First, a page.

Employers are embracing electronic surveillance tools. The technology is new but the thinking is old – and flawed.
Cookie notifications remind people that they are being tracked, which affects how people behave online.
Sweeping police powers for online surveillance and hacking raise concerns over privacy and security.
Google, Facebook, TikTok and Twitter have all agreed to a voluntary code of conduct targeting misinformation. But the only real commitment is to appear as though they’re taking action.
A digital ID will only work if people are allowed to keep control of their data.
Hey Alexa, who are you sharing my data with?
Even governments in democracies with strong traditions of rule of law find themselves tempted to abuse these new abilities.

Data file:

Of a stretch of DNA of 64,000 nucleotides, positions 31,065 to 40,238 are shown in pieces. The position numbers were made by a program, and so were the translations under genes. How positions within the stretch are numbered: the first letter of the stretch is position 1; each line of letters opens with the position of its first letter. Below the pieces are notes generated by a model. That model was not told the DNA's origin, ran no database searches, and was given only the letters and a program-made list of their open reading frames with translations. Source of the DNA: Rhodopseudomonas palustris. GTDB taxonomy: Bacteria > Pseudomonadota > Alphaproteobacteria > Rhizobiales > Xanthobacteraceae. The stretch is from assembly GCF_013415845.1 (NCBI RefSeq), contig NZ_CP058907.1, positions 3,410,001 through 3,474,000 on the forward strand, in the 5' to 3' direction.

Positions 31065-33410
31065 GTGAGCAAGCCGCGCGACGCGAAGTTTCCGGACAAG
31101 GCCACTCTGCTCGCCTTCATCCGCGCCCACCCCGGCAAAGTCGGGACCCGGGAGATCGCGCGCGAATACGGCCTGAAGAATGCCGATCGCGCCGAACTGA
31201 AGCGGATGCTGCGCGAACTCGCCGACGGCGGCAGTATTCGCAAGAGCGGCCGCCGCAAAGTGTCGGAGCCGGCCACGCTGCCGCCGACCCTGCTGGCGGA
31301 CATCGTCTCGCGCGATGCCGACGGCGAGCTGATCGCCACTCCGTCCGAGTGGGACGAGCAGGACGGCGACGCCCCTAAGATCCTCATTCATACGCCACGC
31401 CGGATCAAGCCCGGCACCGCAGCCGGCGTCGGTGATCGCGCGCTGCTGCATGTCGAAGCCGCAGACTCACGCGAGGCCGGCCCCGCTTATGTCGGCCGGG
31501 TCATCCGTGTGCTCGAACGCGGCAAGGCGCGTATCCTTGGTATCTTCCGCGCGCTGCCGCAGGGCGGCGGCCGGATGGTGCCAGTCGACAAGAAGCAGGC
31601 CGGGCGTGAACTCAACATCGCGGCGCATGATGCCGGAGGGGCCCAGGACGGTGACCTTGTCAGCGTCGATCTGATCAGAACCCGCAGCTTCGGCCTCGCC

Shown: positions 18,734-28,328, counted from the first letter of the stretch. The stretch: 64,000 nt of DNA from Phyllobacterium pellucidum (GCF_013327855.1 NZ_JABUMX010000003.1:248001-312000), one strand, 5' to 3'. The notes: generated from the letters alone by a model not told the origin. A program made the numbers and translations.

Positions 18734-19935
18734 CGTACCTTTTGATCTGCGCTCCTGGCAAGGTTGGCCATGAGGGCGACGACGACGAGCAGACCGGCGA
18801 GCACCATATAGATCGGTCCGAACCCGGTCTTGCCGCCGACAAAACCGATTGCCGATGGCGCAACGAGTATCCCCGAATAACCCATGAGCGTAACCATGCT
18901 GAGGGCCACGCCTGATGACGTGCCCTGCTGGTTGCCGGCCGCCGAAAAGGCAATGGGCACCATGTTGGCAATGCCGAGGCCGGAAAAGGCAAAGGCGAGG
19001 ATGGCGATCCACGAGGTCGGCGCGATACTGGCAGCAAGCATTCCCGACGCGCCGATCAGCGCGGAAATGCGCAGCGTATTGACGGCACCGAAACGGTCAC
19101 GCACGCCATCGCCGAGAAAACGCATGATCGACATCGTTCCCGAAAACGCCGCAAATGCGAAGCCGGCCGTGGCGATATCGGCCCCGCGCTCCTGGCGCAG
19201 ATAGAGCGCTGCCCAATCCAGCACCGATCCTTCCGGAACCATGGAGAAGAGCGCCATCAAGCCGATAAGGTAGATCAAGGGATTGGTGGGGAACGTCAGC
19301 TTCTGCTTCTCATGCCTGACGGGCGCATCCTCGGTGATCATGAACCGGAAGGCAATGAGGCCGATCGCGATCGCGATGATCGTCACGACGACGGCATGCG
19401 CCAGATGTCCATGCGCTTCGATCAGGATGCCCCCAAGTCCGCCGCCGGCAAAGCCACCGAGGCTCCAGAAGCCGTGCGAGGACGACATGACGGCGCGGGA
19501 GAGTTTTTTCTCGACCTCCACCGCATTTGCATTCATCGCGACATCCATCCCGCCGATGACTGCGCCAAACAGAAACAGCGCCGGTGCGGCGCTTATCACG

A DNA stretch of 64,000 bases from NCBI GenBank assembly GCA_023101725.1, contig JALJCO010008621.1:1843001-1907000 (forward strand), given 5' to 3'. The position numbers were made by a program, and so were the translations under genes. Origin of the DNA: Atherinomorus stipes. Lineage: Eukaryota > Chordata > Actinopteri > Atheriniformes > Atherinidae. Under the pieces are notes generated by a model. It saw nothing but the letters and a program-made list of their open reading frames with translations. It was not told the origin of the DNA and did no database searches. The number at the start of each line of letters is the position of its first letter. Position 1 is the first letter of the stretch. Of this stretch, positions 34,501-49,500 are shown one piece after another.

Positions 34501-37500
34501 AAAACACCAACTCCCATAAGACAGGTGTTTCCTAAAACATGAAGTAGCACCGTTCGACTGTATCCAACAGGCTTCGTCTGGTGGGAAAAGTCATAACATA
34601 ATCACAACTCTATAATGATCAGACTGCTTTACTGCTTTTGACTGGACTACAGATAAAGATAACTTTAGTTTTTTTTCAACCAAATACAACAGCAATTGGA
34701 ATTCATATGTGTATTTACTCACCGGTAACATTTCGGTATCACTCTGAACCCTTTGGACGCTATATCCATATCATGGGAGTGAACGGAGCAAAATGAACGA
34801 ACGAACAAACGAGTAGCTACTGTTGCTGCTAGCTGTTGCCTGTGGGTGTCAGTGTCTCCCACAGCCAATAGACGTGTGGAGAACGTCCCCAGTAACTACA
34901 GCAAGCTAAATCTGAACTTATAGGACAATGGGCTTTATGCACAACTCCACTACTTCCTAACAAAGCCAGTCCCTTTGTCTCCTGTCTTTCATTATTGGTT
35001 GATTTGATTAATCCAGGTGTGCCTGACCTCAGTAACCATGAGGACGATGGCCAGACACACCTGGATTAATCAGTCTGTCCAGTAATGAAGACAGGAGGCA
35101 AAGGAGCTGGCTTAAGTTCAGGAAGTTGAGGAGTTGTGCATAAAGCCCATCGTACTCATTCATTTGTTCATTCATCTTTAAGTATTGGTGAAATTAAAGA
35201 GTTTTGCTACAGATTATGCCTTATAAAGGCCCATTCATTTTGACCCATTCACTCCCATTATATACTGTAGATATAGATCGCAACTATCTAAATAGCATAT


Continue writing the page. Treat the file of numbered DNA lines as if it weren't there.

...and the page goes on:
If you’re worried your phone is recording your private conversations, look closer at the data you’ve already agreed to give away.
Without much delay, Facebook and Twitter could make significant changes to limit political manipulation and propaganda. Will they? And will users ask it of the social media giants?
A new book celebrates the long and rich history of investigative reporting in southern Africa, and highlights some hidden and forgotten gems.
Something good could come from the Cambridge Analytica scandal if we used the same data to fix society, rather than profit from it.
Companies are compiling your smartphone data into shockingly intimate profiles that can be used against you.
The invasion of privacy through online surveillance can make people ignore the civil rights of others.